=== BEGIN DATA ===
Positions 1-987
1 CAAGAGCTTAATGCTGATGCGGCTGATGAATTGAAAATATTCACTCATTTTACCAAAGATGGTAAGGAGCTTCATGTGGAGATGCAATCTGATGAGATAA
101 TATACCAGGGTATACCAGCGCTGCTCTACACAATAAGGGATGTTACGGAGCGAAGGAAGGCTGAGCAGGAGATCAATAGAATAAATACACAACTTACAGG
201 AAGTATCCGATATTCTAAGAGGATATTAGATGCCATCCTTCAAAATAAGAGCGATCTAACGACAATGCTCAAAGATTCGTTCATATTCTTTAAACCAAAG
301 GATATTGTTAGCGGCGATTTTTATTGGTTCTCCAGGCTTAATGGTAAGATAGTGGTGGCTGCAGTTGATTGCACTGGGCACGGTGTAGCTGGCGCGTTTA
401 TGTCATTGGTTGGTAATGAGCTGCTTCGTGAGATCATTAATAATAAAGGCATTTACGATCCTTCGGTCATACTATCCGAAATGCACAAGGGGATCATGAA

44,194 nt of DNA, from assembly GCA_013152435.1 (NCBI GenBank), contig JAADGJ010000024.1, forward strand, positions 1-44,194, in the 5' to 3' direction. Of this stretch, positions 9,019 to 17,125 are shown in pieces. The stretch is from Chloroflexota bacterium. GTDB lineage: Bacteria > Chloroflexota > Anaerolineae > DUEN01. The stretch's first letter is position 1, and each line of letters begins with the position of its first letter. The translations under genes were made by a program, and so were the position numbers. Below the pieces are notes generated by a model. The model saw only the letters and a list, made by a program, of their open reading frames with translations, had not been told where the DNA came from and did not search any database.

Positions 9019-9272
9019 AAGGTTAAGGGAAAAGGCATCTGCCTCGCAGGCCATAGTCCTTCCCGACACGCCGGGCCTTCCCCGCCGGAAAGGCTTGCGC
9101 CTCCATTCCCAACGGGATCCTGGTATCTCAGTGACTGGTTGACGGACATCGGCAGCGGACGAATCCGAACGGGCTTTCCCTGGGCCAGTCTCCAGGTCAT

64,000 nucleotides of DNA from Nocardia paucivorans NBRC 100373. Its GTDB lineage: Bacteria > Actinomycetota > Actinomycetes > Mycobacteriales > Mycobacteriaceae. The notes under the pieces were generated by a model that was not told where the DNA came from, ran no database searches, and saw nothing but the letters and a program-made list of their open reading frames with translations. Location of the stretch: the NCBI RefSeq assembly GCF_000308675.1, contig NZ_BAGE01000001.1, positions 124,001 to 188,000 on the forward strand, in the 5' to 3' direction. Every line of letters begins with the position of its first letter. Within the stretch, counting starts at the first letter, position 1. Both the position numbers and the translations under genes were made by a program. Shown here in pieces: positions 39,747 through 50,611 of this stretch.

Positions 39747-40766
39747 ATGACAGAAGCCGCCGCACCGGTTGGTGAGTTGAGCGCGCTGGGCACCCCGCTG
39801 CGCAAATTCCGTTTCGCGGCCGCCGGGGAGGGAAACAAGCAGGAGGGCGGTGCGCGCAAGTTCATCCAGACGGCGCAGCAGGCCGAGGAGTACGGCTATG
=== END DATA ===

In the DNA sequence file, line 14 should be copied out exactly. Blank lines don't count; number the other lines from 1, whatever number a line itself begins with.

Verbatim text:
39801 CGCAAATTCCGTTTCGCGGCCGCCGGGGAGGGAAACAAGCAGGAGGGCGGTGCGCGCAAGTTCATCCAGACGGCGCAGCAGGCCGAGGAGTACGGCTATG